Between any two proximate FM stations, particularly FM stations on the same frequency, there will always be an area of interference in which neither FM signal overrides the other. The FCC’s engineering rules authorizing FM stations are based upon specified protected contours and interference contours. If an interference contour crosses a protected contour, interference is predicted.

[FCC Rejects Prometheus’ Petition to Reconsider FM Translator Locations]

Now, however, the FCC is putting into place a standard in which the protected contour for existing stations in relation to proximate FM translators is far greater than those used for the initial evaluation of the FM translator. In favor of the FM translator, there is now a contour limit in place where previously there was none. But the contour limit is coupled with interference procedures that are now far more favorable to existing FM stations.

It is possible that broadcasters who have been fortunate to obtain FM translators may now find that these changed rules and procedures have the potential to put such FM translators in jeopardy if existing stations use the new procedures to pursue extending their signal as far as possible. Sooner or later, long-existing FM translators could be challenged as there remains no time limit for interference complaints. But the converse may also be true in which existing stations will now only complain of actual destructive interference to listeners considered to be within the station’s market, as gone is the opportunity for one rogue FM listener to personally obtain the shut-down of an FM translator.

[Know Your FM Translator Basics]

The effect of the new rules upon each FM translator will be different. To assess the good or the bad of the new rules on an existing station or FM translator, ask your engineer to: (1) draw the 45 dBμ contour of the nearest co-channel station to your FM translator, and (2) calculate the required FM translator power level so as not to exceed a -20 db U/D signal ratio at that 45 dBμ contour (i.e. the translator power level to produce a 25 dBμ F(50,10) signal at that FM translator’s 45 dBμ contour). If the FM translator power cannot be reduced to a level in which there is no overlap, the FM translator is potentially at risk of being ordered off the air. Similar calculations using applicable U/D signal ratios can also be performed for adjacent channel FM translators.

Or, at the risk of really confusing things, to do a quick and dirty calculation on an FM translator and a co-channel station (keeping in mind this will not account for directional antennas), go to the FCC’s FM and TV Propagation Curves Calculator, and:

  • Put “F(50,50) Service Contour” in the first drop-down for the existing protected station, and “F(50,10) Interfering Contour” for the FM translator.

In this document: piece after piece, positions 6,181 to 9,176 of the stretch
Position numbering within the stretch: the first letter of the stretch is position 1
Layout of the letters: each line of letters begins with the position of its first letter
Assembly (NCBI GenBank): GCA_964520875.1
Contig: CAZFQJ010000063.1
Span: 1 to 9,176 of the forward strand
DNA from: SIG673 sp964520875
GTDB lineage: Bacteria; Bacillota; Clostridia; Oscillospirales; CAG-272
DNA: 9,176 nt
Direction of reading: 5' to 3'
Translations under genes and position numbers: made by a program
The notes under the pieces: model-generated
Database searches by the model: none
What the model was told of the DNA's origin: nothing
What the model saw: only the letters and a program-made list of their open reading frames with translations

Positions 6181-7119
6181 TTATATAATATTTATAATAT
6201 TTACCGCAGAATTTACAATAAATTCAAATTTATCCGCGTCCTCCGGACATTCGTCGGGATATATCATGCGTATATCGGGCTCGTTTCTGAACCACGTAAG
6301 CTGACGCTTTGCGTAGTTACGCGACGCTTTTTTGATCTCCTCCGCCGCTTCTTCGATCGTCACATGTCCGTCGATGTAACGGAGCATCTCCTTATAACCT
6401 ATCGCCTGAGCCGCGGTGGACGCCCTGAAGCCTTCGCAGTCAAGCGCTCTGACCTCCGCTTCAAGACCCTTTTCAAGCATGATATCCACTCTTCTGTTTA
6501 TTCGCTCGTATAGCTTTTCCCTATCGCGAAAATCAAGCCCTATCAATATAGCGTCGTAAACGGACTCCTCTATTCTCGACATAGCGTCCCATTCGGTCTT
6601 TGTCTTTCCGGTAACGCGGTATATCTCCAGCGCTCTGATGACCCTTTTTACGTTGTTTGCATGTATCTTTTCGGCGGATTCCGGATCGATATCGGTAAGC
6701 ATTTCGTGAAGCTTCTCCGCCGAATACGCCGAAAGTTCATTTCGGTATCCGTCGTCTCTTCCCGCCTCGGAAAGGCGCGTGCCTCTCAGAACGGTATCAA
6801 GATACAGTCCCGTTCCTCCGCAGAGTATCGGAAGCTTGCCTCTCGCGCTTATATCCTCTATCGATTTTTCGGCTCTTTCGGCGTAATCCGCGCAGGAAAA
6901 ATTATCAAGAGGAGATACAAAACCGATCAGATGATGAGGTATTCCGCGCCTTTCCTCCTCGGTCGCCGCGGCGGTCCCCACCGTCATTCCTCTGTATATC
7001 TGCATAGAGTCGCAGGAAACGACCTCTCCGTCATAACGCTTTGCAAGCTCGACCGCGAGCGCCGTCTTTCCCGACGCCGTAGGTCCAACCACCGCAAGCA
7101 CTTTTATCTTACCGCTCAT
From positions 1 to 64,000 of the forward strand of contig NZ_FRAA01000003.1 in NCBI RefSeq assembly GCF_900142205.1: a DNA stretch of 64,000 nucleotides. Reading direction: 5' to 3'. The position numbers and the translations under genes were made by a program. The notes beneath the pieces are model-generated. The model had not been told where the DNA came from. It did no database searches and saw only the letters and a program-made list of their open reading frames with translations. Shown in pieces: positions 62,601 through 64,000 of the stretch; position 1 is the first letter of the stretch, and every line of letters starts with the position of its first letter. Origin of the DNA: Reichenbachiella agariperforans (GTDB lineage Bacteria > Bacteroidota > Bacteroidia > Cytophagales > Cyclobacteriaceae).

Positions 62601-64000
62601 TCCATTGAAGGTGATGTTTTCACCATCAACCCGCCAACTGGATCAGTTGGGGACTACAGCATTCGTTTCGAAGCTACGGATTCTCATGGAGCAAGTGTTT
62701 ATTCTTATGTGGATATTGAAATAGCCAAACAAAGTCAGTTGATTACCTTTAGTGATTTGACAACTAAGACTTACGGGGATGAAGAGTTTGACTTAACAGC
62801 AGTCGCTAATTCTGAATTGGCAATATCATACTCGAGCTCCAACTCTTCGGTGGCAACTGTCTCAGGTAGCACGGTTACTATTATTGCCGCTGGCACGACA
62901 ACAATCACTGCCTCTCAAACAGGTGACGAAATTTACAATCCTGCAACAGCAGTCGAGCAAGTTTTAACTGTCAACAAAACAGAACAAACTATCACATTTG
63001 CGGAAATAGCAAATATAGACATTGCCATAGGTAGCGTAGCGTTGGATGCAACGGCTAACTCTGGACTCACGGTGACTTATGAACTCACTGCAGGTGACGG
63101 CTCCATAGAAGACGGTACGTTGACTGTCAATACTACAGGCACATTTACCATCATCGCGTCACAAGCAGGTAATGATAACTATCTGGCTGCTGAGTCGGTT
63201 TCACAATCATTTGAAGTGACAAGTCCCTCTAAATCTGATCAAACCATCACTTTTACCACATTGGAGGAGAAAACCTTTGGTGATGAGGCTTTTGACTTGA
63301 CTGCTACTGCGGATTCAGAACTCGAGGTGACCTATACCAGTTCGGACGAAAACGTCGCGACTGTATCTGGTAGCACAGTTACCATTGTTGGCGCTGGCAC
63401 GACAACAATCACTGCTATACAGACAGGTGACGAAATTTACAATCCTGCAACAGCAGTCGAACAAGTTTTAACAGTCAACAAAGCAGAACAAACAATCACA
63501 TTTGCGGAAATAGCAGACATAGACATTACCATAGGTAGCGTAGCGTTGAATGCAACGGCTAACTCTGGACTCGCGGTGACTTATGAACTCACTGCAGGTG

• Put “FM Radio” in the second drop-down.
  • Put “Distance” in the third drop-down.
  • And do a calculation using the ERP, HAAT (be careful to use meters) and the desired field of 45 dBμ for the full-service station and 25 dBμ for the FM translator.

[Let’s Talk About FM Translators]

This calculation will give the distance to each contour in kilometers. The sum of adding the distances to those contours together will be how many kilometers an FM translator must be from the co-channel existing FM station to not have the FM translator be in potential jeopardy under the FCC’s imminent rule and procedures change.

The draft proposed Report and Order is subject to being modified before the commission votes on it at its May 9 meeting. While the adoption of the new rules and procedures is not assured, the FCC Chairman would presumably not schedule the item for the commission meeting if he had not have needed affirmative votes.

The draft Report and Order is released as part of the chairman’s transparency efforts. It allows the public a brief final time period to comment upon specific rule changes. The cover page warns in the first footnote that any such public comments must be filed in MB Docket No. 18-119 through the FCC’s ECFS filing system, and must abide by the FCC’s Sunshine Agenda rules which generally prohibit such comments in the week immediately prior to a Commission meeting. This means that broadcasters now have until approximately May 2 to make final comments to the FCC.

If the FCC is getting something wrong here, now is the final opportunity prior to the adoption of the new rules and procedures to tell the FCC Chairman and Commissioners. If the FCC is getting it right, then stand by for news on the vote at the May 9 FCC meeting and the effective date of the new FCC FM translator rules and procedures.

A version of this article originally appeared on Radio Ink and is reproduced with permission.

John Garziglia is a communications attorney at Womble Bond Dickinson.